Kraft Heinz, ahead of a long-awaited investor conference, today (15 September) set out the scale of savings the US giant believes can be found as part of its “transformation plan”.
The baked beans, cheese and soup maker said it is “targeting” around US$2bn of what the company called “gross productivity efficiencies” to offset inflation and help fund investment in projects to grow the business.
CEO Miguel Patricio, appointed in April 2019, is embarking on a new strategy to try to inject consistent growth into Kraft Heinz. The company said it is now managing its portfolio through “six consumer-driven platforms”, rather than “more than 55 individual categories”.
“I am extremely confident that unlocking the power of scale with agility, combined with our new operating model, will return Kraft Heinz to consistent and sustainable growth,” Kraft Heinz CEO Miguel Patricio said in a statement released ahead of the investor event. “We are placing the consumer at the centre of everything we do, leveraging our greatest assets, strengthening our partnerships, generating fuel that funds growth investments like our 30% increase in marketing spend, and creating a clear path to rebuilding Kraft Heinz into the industry leader we have the potential to become.”
Kraft Heinz’s financial performance has been in the spotlight in recent years. During 2019, Kraft Heinz ran up impairment charges of just shy of $1.2bn, which came on the back of a further $15.4bn writedown in goodwill, booked with the company’s results for 2018.
The Nasdaq-listed business has also been criticised for a lack of innovation – which Patricio has pledged to address – and to bring new momentum behind what many consider to be a host of legacy brands.
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In 2019, Kraft Heinz saw its net sales fall by almost 5%, hit in part by disposals and exchange rates but sales were still down 1.7% on an organic basis. The company’s net income of $1.94bn contrasted with a 2018 net loss of $10.19bn but the comparison was skewed by the massive goodwill charge. Kraft Heinz’s “adjusted EBITDA” was down year-on-year.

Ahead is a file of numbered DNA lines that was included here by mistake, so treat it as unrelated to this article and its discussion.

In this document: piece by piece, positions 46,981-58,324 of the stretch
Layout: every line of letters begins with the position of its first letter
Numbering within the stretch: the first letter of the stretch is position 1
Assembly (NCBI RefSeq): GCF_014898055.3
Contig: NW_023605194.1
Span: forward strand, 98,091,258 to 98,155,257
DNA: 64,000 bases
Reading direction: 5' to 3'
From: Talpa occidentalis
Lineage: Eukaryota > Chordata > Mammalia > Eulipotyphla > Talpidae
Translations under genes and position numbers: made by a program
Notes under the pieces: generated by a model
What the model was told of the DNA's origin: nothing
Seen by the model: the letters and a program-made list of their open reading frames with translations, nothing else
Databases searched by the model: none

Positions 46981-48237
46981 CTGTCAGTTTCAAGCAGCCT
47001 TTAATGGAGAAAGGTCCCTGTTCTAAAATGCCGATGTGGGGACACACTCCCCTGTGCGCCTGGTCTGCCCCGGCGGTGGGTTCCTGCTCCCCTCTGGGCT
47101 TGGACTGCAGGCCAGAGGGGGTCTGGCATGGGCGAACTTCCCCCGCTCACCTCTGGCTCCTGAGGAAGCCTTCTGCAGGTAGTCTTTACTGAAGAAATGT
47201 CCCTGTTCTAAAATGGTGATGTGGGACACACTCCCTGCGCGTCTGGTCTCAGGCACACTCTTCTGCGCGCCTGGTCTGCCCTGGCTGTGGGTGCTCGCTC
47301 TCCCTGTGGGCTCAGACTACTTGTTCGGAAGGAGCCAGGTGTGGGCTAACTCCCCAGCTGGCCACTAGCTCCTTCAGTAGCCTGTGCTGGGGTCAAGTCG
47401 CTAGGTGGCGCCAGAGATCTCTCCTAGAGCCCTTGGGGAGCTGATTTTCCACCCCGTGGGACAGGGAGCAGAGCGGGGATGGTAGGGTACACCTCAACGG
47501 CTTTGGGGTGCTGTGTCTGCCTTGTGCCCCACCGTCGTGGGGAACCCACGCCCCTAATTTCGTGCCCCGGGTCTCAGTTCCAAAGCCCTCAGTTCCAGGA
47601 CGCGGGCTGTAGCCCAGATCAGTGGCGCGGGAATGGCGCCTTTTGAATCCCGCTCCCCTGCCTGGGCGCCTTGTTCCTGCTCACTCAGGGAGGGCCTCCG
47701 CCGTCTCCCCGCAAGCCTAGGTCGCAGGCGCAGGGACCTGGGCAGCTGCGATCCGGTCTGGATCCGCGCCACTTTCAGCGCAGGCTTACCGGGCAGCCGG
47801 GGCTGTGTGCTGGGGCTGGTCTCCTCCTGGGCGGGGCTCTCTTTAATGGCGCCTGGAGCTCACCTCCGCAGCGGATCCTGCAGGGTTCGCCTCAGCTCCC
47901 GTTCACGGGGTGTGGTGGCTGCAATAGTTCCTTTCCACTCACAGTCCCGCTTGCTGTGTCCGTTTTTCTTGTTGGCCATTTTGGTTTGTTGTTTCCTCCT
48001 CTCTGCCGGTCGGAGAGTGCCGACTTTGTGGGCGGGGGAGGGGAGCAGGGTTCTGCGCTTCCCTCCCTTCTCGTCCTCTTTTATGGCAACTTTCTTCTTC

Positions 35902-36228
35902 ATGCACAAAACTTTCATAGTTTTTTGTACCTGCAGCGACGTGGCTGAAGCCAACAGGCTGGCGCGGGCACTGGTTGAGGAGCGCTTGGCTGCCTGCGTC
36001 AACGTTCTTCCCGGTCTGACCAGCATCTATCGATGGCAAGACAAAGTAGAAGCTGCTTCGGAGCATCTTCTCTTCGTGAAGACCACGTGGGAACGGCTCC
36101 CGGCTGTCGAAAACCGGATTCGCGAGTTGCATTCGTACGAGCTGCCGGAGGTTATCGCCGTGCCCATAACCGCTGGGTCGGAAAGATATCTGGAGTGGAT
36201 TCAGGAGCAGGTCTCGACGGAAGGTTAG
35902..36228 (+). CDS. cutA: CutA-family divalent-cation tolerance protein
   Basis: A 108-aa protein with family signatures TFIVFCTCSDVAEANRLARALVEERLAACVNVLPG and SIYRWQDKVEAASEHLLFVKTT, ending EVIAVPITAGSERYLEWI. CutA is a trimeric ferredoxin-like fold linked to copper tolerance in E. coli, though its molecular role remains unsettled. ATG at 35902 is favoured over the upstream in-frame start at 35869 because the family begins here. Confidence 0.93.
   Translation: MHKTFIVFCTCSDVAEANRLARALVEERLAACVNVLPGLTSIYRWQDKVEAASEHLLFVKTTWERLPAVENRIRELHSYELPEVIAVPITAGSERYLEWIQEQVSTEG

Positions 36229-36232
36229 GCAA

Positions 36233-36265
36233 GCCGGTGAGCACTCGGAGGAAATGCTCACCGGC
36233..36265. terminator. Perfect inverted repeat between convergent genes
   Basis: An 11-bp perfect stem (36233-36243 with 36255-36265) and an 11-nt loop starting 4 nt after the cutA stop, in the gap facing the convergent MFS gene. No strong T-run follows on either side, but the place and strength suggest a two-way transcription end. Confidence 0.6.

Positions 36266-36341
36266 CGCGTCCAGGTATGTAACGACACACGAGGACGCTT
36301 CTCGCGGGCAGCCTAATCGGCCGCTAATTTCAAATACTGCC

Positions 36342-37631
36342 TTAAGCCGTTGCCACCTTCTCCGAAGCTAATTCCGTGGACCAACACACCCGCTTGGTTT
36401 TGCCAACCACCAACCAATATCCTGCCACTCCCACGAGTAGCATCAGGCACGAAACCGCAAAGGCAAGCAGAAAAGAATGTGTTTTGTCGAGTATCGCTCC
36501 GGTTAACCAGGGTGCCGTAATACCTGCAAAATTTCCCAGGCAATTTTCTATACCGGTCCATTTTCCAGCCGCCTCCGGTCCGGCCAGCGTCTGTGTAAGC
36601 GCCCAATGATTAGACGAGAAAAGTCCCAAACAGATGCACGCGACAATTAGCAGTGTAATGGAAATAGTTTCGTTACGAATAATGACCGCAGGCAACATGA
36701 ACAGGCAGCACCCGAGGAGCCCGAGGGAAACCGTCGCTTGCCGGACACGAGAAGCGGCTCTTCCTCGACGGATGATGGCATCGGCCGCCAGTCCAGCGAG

Covid-19 has been an unexpected fillip to the Heinz ketchup and Oscar Mayer meats owner, as before the onset of the crisis, the company had expected sales to decline in organic terms in its first quarter through March.
In July, the Plasmon baby-food owner booked a fresh set of impairment charges alongside a set of half-year results that included higher sales and underlying earnings.
In the six months to 27 June, Kraft Heinz grew its net sales on an organic basis by 6.9%. Sales rose in the US, in Canada and from Kraft Heinz’s third reporting unit for “international markets”. In the second quarter, Kraft Heinz’s sales were 7.4% higher on an organic basis.
Reported half-year net sales stood at $12.81bn, up 3.6% on the first six months of 2019.
The impairment charges hit Kraft Heinz’s profits on a reported basis, with the Planters nuts maker booking a six-month operating loss of $569m and a net loss of $1.27bn.
However, the company provided a figure for first-half “adjusted EBITDA” of $3.2bn, which compared to $3.03bn a year earlier.
Kraft Heinz said today it expects its third-quarter net sales to rise at a “mid-single-digit” rate on an organic basis.
Ahead of the investor event, the group also set a “long-term” target for its annual organic net sales to rise by 1-2% and for its adjusted EBITDA to grow 2-3%.